is due August first, and I currently have, um, well, less than 1,500 words of it, it is highly unlikely that I'm going to get many short stories written this year. Which makes me sad. Writing novels is like Apple Charlotte--it's incredibly complicated and frustrating and time consuming (and, no, I do not make my own Apple Charlotte, I gang up with my father to make my mother do it), but omg you could wallow in the taste and the texture and the pure orgasmic nirvana of it for, like, weeks
, and it's even BETTER the next morning (notice, please that I am conflating process and product here in the most shamelessly brazen way). Short stories, on the other hand, are like pomegranate seeds. You have to work to get them out of the matrix of pith, and then they're tart and odd and crunch between your teeth and you immediately want another one.
I doubt I'll go completely cold turkey off short stories, but I'm not committing to anything.
Which makes this a handy moment to talk about stats, again.buymeaclue
has a lovely, thoughtful, level-headed post
about rejection letters, to which I'd like to add the following:
It's not just you.
You are not, as Tyler Durden says, a beautiful or unique snowflake. All around you are writers getting rejection letters and presenting the full gamut of responses, from tears to fury. (Yes, I have cried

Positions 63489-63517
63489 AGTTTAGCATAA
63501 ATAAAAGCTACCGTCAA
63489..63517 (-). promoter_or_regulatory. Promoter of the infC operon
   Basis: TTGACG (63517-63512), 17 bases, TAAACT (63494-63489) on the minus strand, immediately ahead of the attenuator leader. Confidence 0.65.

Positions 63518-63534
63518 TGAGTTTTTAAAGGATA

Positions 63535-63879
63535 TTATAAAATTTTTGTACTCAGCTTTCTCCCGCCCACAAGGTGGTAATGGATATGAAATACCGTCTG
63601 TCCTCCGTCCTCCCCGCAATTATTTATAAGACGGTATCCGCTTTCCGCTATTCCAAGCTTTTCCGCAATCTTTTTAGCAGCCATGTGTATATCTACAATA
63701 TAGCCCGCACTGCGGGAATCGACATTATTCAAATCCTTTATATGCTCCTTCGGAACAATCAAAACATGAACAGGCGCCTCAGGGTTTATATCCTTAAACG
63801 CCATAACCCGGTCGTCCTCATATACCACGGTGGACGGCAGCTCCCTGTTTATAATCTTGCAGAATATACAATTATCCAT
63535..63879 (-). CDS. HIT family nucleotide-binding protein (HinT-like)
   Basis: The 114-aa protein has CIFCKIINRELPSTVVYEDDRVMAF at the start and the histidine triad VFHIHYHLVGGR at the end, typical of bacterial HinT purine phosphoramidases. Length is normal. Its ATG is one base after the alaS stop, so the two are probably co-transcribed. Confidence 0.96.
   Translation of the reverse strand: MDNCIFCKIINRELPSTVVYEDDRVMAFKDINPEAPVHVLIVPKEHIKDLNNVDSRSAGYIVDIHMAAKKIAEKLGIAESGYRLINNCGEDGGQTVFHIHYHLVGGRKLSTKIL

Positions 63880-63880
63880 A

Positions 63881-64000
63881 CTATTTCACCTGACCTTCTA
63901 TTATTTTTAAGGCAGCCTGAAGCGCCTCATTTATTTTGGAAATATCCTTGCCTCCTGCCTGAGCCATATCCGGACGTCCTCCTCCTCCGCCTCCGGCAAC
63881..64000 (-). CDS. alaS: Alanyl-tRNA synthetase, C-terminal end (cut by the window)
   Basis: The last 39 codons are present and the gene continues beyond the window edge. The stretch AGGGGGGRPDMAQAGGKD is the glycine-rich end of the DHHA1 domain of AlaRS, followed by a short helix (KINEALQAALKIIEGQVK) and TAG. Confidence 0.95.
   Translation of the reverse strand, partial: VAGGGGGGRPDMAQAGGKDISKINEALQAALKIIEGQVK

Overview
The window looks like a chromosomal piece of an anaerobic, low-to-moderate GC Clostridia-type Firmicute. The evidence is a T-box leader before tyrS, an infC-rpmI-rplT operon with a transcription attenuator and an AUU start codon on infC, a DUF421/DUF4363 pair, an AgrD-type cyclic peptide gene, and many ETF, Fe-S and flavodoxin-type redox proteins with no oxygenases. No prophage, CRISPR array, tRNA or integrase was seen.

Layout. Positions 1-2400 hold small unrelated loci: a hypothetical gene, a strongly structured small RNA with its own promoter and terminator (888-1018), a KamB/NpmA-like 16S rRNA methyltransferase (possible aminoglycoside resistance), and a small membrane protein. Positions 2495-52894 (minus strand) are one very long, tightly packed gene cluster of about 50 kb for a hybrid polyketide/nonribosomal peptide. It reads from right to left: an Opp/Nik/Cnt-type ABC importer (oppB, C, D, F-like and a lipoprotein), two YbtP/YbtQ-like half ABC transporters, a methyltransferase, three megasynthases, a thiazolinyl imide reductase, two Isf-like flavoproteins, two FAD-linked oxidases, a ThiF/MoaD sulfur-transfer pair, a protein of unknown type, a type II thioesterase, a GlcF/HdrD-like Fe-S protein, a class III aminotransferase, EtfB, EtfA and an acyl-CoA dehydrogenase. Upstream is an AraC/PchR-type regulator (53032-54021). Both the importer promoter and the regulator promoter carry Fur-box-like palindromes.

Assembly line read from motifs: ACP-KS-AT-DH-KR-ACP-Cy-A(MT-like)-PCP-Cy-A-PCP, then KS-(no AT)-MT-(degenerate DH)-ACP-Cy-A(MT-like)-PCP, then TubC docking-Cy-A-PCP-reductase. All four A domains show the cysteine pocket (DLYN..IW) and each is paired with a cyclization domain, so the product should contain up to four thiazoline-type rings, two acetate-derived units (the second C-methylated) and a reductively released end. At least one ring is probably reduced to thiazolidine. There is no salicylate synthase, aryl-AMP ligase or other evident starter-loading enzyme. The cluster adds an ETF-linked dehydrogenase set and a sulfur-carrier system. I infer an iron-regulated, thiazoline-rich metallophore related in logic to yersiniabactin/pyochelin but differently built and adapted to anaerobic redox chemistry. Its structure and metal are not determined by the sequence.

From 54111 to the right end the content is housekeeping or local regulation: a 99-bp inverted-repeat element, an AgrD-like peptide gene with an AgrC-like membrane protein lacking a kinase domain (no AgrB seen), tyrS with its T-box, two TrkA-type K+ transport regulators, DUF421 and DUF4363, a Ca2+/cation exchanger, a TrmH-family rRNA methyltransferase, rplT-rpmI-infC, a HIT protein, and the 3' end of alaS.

over a rejection letter. Yes, I have been infuriated by a rejection letter.) And it gets easier, the more you do it, but the process really doesn't change all that much.
As for example, I made my thirtieth short-form sale last night, on a story that racked up twenty-eight rejections in previous incarnations, and then got sat on for almost two years while I figured out what the fuck I thought I was doing. And for those thirty sales (one of which was a solicited novella, and one of which was a co-sale with matociquala
for which I don't actually have the stats), I got two hundred thirteen rejections. Fifty-four of which are on the eight stories still circulating from editor to editor.
You should be sensing a theme here.
I'm obstinate as a mule.
Being a successful short story writer (and I'm not sure, btw, that I'd necessarily describe myself as all that "successful") requires both patience and fortitude. And if it isn't going to kill you, it also requires a professional attitude. Your job is to write the stories to the best of your ability and send them out. The editor's job is to decide whether or not she wants to publish the story. Your further job, if he decides no, is to accept it and move on: send the story out again. Remember that you are, in fact, asking the editor to give you money for the story. Submitting a story is not like asking someone out on a date. Getting a rejection letter is not like having your crush-object refuse to go to the prom with you.
Wrong metaphor. Choose again.
It's a hard thing to try to do. But I think it really does help to remember that you aren't alone, that the editor who is rejecting your story is also rejecting tens or dozens or scores or hundreds of other stories. It's not personal, and you only make it worse for everyone, especially yourself, if you treat it as if it is.
Meanwhile, I have a novel to bake.